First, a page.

10 Things You Should Never Do As a Cigar Smoker

While the world of premium cigars is fairly relaxed, there is still a code of etiquette to follow, a few practical rules of thumb and a couple of faux pas that could get you into a spot of trouble. In order to fully enjoy your premium cigar, here are 10 pitfalls, in no particular order, that you should avoid.

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Photo/Jeff Harris

Cut Off Too Much Cigar

The cap of a cigar contains a vegetable-based adhesive called gomma that keeps the wrapper tobacco from unraveling. If you cut too far down the head of the cigar so that the cap is removed entirely, you run the risk of having the wrapper leaf fall right off the binder. Typically, one should cut just above the rounded shoulders of the cigar’s head. (Watch this video to learn how to cut a variety of cigars.)

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Puff Too Often

Overpuffing can lead to overheating, and overheating will lead to bitterness. Leave at least 30 seconds in between puffs. Slow and cool is the rule.

Light With Dirty Fuel

All fire is not created equal. Your source of flame must be clean otherwise its impurities will go straight into your cigar and befoul every puff of your smoking experience. Use a lighter that runs on butane, which won’t affect the taste of your tobacco. A candle will put wax particulate into your smoke and leave a waxy taste in your mouth. A citronella torch will make it taste like citronella. A gasoline rag… well, you get the idea.

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Cut Your Cigar In Half To Share

It may have worked for grandpa’s Toscano, but it won’t work for your Cohiba. Cigars are not symmetrically or homogeneously blended. The tobacco in one end of the cigar is different than the tobacco in the other end. The cigarmaker puts very specific tobaccos in different positions of the cigar to ensure a changing and dynamic smoking experience from beginning to end. Also, cutting in the middle is a certain way to end up with a wrapper that unravels.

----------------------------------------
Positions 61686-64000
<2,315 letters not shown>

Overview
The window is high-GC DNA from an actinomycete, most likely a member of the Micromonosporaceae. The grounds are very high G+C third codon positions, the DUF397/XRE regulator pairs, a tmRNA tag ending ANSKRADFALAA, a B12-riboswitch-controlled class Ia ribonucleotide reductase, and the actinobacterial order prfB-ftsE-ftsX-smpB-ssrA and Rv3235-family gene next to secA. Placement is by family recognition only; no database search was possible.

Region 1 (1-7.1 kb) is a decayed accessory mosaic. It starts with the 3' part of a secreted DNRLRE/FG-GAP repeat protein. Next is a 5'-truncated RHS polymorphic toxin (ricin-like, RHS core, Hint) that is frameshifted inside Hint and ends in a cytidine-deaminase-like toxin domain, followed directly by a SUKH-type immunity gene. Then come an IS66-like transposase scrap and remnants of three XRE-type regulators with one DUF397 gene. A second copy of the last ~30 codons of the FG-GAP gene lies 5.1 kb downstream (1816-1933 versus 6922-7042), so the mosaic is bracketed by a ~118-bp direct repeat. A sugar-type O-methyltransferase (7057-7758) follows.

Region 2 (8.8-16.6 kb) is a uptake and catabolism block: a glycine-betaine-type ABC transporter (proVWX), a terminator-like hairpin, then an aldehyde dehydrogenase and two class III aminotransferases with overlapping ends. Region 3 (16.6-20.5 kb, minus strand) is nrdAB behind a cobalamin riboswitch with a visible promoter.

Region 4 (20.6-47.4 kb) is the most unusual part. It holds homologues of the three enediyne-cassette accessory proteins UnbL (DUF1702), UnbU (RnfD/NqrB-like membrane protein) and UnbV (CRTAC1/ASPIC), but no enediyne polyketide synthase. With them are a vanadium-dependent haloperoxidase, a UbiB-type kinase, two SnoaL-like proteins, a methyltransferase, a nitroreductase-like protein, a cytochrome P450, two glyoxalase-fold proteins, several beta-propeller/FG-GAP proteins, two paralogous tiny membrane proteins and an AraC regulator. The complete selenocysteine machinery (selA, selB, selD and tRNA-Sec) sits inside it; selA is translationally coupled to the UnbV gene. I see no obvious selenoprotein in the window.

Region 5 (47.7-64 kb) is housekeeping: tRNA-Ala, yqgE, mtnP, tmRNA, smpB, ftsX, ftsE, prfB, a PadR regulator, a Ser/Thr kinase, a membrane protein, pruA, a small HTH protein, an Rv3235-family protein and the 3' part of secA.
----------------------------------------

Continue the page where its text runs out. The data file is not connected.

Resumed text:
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Photo/Michael Ivanov

Inhale Your Cigar

Don’t inhale. Tastebuds are in your tongue, not your lungs. Cigars are about taste, aroma and resonance. Taking cigar smoke into your lungs will only allow you to taste a fraction of the premium tobacco in your cigar. Plus, it could make you sick to your stomach or light headed.

Stub Out Your Cigar

When you’re finished with your cigar, simply allow it to go out by itself. Stubbing it into the ashtray as if it were a cigarette only splits open the binder and creates more plumes of smoke as a result. Plus, a destroyed cigar is unsightly.

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Photo/Jeff Harris

Put A Half-smoked Cigar In Your Humidor

You wouldn’t put a charred campfire log in your sock drawer, so why would you put a charred cigar in your humidor? Just like clothes, humidors and cigars absorb aromas. Putting a cigar that is partially smoked back inside a humidor will not only taint the cigars you store inside, but can ruin your humidor, lending it a charred, ashy aroma that you won’t be able to easily remove.

Use A Cigar Box As A Humidor

While there are cigarmakers that insert a small Boveda pack into a box of cigars, don’t think that just because a box of cigars is factory sealed it will keep your cigars fresh. Just like any loose sticks you might pick up at a cigar shop, your box of cigars will begin to lose humidity after it leaves the humidor.

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Photo/Angus McRitchie

Store Cigars In A Refrigerator

Just because it keeps your broccoli fresh doesn’t mean it will do the same for your cigars. If someone gives you a cigar, don’t throw it in the fridge. Your refrigerator is a dry environment meant to keep things cool, not humid. (But it does serve a purpose should you need to salvage cigars after a tobacco beetle infestation.)

Tell Someone How To Smoke Their Cigar

Don’t be the cigar police. There are enough rules in life. Let people smoke the way they want to—unless, of course, you’re an editor from Cigar Aficionado.

Know of any others? Add them to our comments section below.

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